Oct 9th - 6min.

A brief guide to restaurant operations management

The world of the restaurateur is fast-paced and filled with challenges. Learn the ins and outs of restaurant operations management with this helpful guide.

The world of the restaurateur is fast-paced and filled with challenges. It isn’t enough to create an unmatched dining experience, you also need to possess savvy business sense, be a team manager, and refine your customer service skills – perhaps all in a single night.

Of course, the demands will vary from each restaurant but you will always need to practice flexibility to be successful in this fiercely competitive industry. The needs of a takeaway will differ from those of a dine-in establishment, for example, but an operations manager is critical to the success of both.

Keep reading to discover how to boost your restaurant operations management and lead your establishment towards continued success.

What is Restaurant Operations Management and Why Is It Important?

Restaurant operations focus on the daily running of a restaurant and everything that this entails. The role of an operations manager is the linchpin that supports the wider team in delivering a quality service, all while ensuring that problems are resolved effectively.

A successful manager helps make sure that customers and staff have a positive and consistent experience that reflects the business as a whole. Many will use an operational risk management process hierarchy to guide decision-making and ensure reliable results.

Some of the tasks an operations manager undertakes include:

  • Team management: Help organize the team, including chefs, wait staff, and cleaning staff, and ensure proper staffing levels while maintaining morale. Train staff in specific protocols, such as food safety and customer service.
  • Food preparation: Work with the kitchen to deliver high-quality meals consistently. This includes portion control, using safe cooking practices, and maintaining hygiene demands for staff and equipment.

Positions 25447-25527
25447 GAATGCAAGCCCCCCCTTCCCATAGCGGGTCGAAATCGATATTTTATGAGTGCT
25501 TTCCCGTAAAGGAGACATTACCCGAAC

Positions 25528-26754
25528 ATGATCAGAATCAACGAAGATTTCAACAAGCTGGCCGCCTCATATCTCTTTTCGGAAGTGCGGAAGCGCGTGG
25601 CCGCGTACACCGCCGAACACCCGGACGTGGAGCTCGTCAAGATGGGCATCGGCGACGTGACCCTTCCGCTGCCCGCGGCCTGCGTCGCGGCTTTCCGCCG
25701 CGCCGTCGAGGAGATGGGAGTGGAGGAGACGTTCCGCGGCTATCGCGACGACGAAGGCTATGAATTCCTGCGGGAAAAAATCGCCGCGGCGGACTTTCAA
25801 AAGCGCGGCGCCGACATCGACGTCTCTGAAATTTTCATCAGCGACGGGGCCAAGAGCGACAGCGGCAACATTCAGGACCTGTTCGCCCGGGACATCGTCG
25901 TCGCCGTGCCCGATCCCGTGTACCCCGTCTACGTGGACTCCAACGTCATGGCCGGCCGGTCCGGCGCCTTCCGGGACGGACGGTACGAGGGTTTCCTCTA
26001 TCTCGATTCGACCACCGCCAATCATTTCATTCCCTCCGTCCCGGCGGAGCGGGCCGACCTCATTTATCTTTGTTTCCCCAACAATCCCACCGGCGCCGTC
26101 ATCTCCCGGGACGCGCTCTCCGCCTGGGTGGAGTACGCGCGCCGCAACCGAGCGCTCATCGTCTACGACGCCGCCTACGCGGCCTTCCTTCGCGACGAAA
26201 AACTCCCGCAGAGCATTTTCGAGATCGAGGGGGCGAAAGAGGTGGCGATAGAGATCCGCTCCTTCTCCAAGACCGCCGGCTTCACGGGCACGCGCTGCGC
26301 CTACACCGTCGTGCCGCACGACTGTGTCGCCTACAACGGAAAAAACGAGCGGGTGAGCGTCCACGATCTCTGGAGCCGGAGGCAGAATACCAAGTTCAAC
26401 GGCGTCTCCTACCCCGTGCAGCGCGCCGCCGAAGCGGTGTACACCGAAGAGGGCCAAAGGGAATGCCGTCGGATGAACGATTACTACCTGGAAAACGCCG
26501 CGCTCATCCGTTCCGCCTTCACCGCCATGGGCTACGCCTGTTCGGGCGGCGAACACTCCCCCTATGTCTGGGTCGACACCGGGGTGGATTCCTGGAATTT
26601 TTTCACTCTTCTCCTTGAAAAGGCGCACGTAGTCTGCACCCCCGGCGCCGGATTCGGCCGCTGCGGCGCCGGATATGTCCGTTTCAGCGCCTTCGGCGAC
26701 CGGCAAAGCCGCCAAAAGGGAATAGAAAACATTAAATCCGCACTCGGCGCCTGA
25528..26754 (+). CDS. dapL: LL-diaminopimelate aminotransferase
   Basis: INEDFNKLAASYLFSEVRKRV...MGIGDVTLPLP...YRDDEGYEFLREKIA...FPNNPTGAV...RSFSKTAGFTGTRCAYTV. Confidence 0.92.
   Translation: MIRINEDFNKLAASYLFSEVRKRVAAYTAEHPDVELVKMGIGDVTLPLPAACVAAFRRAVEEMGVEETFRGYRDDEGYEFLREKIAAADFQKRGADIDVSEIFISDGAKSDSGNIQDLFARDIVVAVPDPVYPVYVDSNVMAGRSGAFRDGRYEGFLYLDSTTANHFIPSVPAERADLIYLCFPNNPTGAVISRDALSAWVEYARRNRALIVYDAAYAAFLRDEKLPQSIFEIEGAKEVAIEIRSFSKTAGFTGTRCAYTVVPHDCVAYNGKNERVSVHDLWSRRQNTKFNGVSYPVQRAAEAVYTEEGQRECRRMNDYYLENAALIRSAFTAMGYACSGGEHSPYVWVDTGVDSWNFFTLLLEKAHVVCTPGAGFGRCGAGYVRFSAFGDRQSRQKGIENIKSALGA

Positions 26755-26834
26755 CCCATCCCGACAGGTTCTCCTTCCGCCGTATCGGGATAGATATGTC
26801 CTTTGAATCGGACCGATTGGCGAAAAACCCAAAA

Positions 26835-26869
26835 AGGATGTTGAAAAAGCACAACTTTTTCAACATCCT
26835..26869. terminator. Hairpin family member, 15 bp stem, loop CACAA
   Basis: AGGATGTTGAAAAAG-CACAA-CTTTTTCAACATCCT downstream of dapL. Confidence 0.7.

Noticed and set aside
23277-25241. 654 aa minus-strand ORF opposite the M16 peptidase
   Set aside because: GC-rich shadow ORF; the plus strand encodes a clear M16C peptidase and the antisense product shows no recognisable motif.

• Inventory management: Monitor stock levels of products and ensure that chefs have access to required items by ordering fresh stock and maintaining inventory.
  • Payroll and finance control: Ensure staff are paid for their time, track the revenue of the premises, and work to deliver profitability over time.
  • Fielding customer feedback: Assist staff in dealing with any customer complaints through conflict resolution and executive decisions. Respond to reviews and work to generate positive brand perception.

The above list is not exhaustive, as the role itself will be unique to each restaurant and the way it operates, but it should serve as a broad indication of what the role often entails. It’s clear just how crucial an operations manager is to the successful running of a restaurant.

And while, of course, a restaurant owner can follow more generic tips for managing businesses, the demands of this industry are rather unique. So what can you do to keep all these plates spinning?

Tips To Streamline Your Restaurant Operations

It simply isn’t possible to handle all of the above without assistance from your wider team and technology in tandem. The difference between using these assets effectively and ignoring them will be the difference between a flourishing establishment and one that fails to remain profitable.

Maintain Great Communications